Anglo American subsidiary Amplats is using mechanisation in its mining operations to ensure the safety of their employees, improve efficiency and reduce costs. Its transition towards mechanisation, partly motivated by investor concerns regarding ethical returns, has yielded substantial safety benefits. As of April 2024, there had been ‘no fatalities at our operations in the past 27 months, which is our longest fatality-free period. We are continuing with the focused implementation of our safety practices to ensure that each of our colleagues returns home safely every day’, the company notes in a media statement.

    Like many of its contemporaries, Amplats places consistent emphasis on prioritising safety measures.

    ‘We are maximising value […] through operational and marketing excellence, modernisation and technology to remain resilient through commodity price cycles. We are resetting benchmark performance with modernisation and mechanisation work at Amandelbult,’ according to CEO Craig Miller. ‘Safety at Amandelbult has improved significantly, with the operation achieving three consecutive years fatality-free and 10 million fatality-free shifts.’

    Focused initiatives include introducing large-scale cover support as well as blast-on-mesh, rock nets and bolting, which have significantly reduced fall-of-ground injuries.

    It’s not all down to driverless trucks and robotics, though. IoT enables the interconnectedness of various mining equipment and systems, facilitating predictive maintenance and early detection of equipment failures.

    Software solutions and data digitalisation are being integrated into modern mining operations, serving as essential assets in strengthening safety measures, addressing risks and reinforcing safety protocols. Integrated safety management software allows mining companies to streamline safety procedures, monitor incidents in real-time and take pre-emptive actions.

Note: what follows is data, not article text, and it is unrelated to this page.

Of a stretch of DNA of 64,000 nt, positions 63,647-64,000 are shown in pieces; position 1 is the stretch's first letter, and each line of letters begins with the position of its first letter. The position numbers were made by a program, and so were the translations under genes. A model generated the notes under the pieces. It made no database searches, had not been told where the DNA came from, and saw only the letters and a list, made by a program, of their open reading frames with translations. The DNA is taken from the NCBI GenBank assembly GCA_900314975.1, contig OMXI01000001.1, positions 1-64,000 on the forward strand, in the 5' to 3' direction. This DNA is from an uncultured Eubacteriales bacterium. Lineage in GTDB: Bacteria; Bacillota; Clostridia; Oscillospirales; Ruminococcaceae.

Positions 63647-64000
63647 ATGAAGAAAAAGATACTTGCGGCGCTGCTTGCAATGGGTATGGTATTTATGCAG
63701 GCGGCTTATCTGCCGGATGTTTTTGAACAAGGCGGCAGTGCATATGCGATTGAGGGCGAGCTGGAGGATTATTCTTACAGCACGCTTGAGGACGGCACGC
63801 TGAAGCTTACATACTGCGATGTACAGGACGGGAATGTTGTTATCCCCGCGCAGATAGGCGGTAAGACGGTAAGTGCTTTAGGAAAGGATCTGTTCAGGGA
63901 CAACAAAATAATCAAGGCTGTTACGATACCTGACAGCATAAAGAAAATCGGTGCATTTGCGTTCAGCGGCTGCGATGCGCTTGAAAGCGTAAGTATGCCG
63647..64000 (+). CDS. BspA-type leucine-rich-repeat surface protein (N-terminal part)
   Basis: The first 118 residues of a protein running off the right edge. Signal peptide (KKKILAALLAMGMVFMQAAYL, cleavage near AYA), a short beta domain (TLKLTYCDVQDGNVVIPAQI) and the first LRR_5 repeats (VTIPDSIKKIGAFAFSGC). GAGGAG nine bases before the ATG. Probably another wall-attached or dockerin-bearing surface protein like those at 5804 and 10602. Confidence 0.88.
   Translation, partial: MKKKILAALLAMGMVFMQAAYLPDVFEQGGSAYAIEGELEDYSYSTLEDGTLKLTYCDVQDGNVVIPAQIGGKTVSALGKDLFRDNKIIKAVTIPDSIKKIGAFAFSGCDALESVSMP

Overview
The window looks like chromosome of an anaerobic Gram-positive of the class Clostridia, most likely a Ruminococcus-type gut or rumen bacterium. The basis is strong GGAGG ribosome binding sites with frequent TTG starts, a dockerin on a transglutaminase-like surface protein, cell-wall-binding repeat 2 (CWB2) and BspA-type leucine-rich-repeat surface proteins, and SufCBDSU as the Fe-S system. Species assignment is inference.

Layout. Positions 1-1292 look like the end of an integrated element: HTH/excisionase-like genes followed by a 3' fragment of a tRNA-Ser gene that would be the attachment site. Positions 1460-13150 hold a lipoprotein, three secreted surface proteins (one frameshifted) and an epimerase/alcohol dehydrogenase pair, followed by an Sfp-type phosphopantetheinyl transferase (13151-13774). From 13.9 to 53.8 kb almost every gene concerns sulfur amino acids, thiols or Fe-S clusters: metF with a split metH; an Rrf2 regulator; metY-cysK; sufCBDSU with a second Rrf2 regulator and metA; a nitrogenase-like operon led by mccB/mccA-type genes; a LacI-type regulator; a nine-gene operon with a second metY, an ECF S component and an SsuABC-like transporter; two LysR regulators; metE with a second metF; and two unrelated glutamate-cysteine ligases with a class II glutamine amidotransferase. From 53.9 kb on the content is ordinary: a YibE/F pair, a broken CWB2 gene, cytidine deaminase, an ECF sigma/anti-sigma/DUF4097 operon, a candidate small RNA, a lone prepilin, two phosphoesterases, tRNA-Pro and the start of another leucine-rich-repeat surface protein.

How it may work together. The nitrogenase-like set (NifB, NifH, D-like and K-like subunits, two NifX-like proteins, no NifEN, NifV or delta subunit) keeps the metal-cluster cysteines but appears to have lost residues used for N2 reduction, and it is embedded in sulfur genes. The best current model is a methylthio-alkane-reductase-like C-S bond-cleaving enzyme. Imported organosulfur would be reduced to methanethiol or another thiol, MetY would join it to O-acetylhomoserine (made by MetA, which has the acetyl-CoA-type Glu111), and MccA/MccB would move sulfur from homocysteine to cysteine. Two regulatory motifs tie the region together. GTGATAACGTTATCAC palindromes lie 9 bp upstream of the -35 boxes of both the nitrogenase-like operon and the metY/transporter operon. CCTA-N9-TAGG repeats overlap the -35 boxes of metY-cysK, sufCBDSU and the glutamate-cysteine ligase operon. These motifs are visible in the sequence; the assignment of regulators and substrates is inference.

Real-time monitoring systems, sensor technologies and wearable devices provide valuable insights into workers’ well-being, environmental conditions and potential hazards. Through software analysis, this data enables proactive decision-making, early identification of risks and the implementation of measures for a safer working environment.

    The Mineware Syncromine software package, for instance, provides across-the-board functionality and reporting capabilities. Big data is captured through real-time monitoring from various sections within the mining operation and presented in detailed reports, providing essential insights.

    Mobile apps are also contributing to the journey to zero harm, making strides in areas ranging from planning to the prevention of fatalities and injuries. The main advantage of using mobile devices offline lies in their mobility and ability to maintain connectivity, even in remote underground areas. This enables immediate logging of accidents or work orders on-site.

    Introducing large-scale cover support in underground mines can significantly reduce falls-of-ground injuries

    Syncromine software, for instance, includes a safety module that digitalises various mining processes, serving as a hub for collecting and managing critical information related to mine-safety management and asset tracking. It helps manage daily risks through real-time updates on outcomes from risk assessment checklists, prompting immediate action on any identified non-compliances.

    In July 2023, the open-cast Phalandwa colliery in Mpumalanga became the continent’s first 5G-enabled mine, which has improved safety and efficiency by ensuring guaranteed connectivity within the mine and plant area.

    The deployment of more applications has yielded proximity detection systems, vehicle detection, tracking and wireless video surveillance. At the time, Phalandwa GM Kgotso Mongalo said that ‘being a 5G-enabled mine helps us in real time when it comes to the detection of accidents from machine-to-machine and man-to-man’.

    With the pursuit of zero harm always at the forefront, miners must continue to invest in cutting-edge technologies and engage with stakeholders to ensure a safer and more sustainable future for all involved.

    Images: Gallo/Getty Images